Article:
There was also an article I read online - which I cannot find for the life of me right now - about some incidents in St. John's whereby someone had the nerve to spray paint "Stupid Newfies" in various locations, which I thought was absolutely awful. There is no arguing that something is meant to be pejorative when preceeded by a descriptor such as "stupid." Of course, the article sparked a huge debate and a long list of feedback comments from all over the country, some of which were quite interesting to read to garner the differing perspectives of Newfoundlanders and Labradorians, ex-pats, and the rest of the country.
I have been in my current locale for over 3 years, and I have to say I am very aware of these things now. The prior incidents - few and far between, for the most part - have taken on new meaning for me: My first boss here, who has a great sense of humour and whom I still love dearly, crossed the line one day by making a dig about 'lazy Newfies,' which got my back up...when I was doing my first play here, another actor found it quite amusing to regale me with Newfie jokes galore (which really grated on my nerves)...and more recently, when the cable guy came to hook us up at our new apartment, he immediately went to the topic of Newfie jokes when he spied some tell-tale elements of our decor. I quickly stopped him before he could start by relating a joke I had just picked up a couple of days earlier from Steve at Oh Me Nerves. I think he got the point. We then ended up discussing the various forms of prejudice we had both witnessed over the years towards various segments of the population, and he pointed out that Newfie jokes are no more than your run of the mill fill in the blank jokes that can be used to poke fun at just about any group of people and I shared that there are jokes in circulation in Newfoundland that exchange the roles of Newfoundlanders and mainlanders as well.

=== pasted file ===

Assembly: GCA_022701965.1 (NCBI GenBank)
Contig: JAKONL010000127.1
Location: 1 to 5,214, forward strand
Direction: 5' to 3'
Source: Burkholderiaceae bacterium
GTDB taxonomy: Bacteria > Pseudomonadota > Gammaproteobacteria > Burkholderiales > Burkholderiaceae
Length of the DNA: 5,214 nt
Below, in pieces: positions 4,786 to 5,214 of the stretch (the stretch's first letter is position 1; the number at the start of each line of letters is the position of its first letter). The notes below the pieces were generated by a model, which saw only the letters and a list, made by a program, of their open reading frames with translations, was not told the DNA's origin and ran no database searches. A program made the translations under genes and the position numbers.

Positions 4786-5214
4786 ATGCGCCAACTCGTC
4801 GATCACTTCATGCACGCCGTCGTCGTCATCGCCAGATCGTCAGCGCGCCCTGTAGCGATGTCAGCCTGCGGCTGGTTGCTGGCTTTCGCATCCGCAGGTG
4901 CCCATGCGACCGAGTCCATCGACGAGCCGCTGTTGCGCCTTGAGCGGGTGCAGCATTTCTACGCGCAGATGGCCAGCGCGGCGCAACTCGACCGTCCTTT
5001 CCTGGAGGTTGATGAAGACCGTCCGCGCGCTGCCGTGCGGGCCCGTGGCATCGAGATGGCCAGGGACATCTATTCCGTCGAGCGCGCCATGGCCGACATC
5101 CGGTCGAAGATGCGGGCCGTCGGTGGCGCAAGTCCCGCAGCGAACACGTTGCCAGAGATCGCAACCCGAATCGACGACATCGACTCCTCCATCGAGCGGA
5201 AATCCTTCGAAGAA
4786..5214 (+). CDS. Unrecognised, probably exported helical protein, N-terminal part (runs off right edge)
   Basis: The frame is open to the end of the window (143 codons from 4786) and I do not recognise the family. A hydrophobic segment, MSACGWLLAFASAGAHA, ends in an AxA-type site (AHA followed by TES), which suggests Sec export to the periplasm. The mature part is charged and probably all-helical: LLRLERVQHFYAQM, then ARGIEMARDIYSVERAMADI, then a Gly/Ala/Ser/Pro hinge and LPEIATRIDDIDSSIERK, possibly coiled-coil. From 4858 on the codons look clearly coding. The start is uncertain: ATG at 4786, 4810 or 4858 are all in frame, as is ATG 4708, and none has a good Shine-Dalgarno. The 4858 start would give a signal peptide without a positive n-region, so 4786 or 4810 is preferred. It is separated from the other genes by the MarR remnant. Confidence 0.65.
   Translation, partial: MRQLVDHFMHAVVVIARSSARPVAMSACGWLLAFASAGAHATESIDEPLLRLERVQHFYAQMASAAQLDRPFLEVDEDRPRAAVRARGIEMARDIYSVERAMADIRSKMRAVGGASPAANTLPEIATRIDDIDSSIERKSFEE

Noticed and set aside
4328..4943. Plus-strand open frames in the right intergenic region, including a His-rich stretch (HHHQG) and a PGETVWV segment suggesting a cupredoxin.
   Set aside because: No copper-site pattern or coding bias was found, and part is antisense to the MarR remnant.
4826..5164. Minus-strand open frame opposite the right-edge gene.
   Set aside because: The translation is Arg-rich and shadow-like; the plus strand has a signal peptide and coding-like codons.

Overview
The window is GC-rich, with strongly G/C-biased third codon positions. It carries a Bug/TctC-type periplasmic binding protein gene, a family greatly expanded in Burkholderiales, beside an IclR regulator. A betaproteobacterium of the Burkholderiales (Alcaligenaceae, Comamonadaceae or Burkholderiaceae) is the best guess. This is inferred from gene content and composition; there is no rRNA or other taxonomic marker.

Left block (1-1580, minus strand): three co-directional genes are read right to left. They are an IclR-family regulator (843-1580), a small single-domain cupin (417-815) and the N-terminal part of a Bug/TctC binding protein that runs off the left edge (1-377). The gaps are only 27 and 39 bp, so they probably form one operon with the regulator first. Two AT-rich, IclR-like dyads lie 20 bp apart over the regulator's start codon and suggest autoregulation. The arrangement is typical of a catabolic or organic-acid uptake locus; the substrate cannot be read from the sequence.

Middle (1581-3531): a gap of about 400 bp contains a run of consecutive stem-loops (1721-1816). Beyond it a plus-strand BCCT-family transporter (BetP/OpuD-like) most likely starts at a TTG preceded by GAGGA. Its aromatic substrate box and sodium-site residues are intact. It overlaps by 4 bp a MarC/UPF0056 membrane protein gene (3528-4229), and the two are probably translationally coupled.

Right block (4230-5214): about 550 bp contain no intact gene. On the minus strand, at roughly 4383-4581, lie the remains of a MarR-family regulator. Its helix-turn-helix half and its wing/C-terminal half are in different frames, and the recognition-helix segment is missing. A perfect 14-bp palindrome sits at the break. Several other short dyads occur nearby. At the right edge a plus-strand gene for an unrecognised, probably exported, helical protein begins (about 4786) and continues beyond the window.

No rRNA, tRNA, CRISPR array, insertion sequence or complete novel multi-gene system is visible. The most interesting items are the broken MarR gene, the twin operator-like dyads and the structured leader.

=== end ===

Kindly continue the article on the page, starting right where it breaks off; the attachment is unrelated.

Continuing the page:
Anyway, I have done my homework over the past year and discovered that what I once considered an innocent source of pride has very disturbing connotations for many, and that the debate still rages on, as evidenced here at Todd's blog, here on a facebook group, here at Squidoo, here and here at cbc.ca, as well as any number of other examples posted on the web. In fact, there are even definitions of the word Newfie at Wikipedia and Urban Dictionary.
As for myself, well, I have been increasingly careful about my usage of the term in the last couple of years and I can't un-see or un-hear all of those things since having opened my eyes. Taken from another Newfoundlander I don't have as much of a problem with it (and I guess this is the basis some have used to contend that "Newfie" is similar to the other N word in circulation, whereby it is acceptable from peers who share the same - for lack of a better word at the moment - classification, but not from outsiders). After all, we are all entitled to our own thoughts, feelings and opinions and I was once with them in my beliefs...However, I cringe when I see or hear it used in the presence of non-Newfoundlanders because I am aware of what some of them may read into it now and I do not take kindly to being looked upon as a laughingstock. I am now very attuned to people's reactions to me once they have learned of my home province and I have to say that they have been very mixed, indeed. So, are there those who are prejudiced against Newfoundlanders and Labradorians? Absolutely. Is all of that summed up in the use of the word "Newfie"? Probably not. But I hesitate to apply it anymore, nonetheless.